Grandma’s Scotch Shortbread

My grandmother left Scotland when she was 16 years old. She and her family eventually ended up in Vancouver, British Columbia, Canada. This is my grandmother’s family recipe for Scotch shortbread. In Scotland every family made shortbread, but each seemed to have its own proportions of butter, flour, and sugar. This shortbread is very rich—one piece is quite filling for me. It’s perfect for a simple dessert, tea, or a coffee break.


1 cup butter, softened  (1 cup = 2 cubes, 2 sticks, or 8 oz.)
10 tablespoons sugar
3 cups flour


Mix butter and sugar with fork until blended. Stir into the sugar mixture two and one-half cups flour. Knead the dough five to ten minutes, adding remaining flour as you knead. Knead the mixture until the dough sticks together. Put the dough into a metal, ungreased pan. Press down with your knuckles. Prick the dough with a fork to the bottom of the pan in frequent intervals. Bake at 325 degrees for 45 minutes. Cut while warm.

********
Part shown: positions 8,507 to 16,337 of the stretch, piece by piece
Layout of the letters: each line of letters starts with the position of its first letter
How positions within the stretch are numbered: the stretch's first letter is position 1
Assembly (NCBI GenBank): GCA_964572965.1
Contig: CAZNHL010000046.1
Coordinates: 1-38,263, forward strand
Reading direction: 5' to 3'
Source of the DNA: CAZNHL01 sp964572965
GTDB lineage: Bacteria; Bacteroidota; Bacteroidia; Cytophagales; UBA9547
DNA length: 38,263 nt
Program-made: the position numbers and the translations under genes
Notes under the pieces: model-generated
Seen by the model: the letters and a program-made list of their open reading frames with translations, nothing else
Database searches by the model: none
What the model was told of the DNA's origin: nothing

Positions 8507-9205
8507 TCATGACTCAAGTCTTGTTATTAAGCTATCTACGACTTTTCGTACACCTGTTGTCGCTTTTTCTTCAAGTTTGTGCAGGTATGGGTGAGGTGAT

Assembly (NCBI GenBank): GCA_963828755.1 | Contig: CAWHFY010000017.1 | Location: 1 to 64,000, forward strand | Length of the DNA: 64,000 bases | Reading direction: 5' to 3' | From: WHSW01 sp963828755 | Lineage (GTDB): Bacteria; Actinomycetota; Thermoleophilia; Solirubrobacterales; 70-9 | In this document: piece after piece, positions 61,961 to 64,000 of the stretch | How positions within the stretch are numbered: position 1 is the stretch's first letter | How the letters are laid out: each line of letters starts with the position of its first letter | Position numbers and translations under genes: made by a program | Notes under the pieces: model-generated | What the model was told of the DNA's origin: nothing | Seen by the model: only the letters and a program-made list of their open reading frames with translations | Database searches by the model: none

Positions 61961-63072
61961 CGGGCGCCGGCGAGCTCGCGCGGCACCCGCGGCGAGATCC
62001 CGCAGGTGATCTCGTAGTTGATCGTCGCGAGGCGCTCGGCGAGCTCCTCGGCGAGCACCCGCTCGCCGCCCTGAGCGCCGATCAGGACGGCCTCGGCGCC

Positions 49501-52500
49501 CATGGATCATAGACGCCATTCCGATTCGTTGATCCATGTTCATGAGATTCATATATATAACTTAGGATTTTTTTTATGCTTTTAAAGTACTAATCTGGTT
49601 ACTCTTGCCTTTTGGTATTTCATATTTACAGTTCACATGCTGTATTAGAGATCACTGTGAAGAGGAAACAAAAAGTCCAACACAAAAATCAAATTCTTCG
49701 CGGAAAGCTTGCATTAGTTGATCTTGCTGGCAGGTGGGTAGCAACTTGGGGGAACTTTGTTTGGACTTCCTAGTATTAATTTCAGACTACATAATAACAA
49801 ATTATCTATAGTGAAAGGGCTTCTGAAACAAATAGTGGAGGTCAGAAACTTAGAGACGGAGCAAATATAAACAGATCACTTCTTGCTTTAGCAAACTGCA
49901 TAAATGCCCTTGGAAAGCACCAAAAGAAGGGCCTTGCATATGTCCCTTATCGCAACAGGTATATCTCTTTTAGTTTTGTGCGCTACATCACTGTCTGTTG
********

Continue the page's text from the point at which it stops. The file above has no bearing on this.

Hints: If you use a 9 x 9 inch pan, the shortbread will be quite thick. If you prefer a thin, crunchier version, you can put the dough in a larger pan (e.g. 9 x 13). Our family prefers the former version. To store shortbread, use a tin that has been lined with wax paper. It should last for a few weeks. (In our family, we must also hide the tins, so the shortbread will last until the holidays.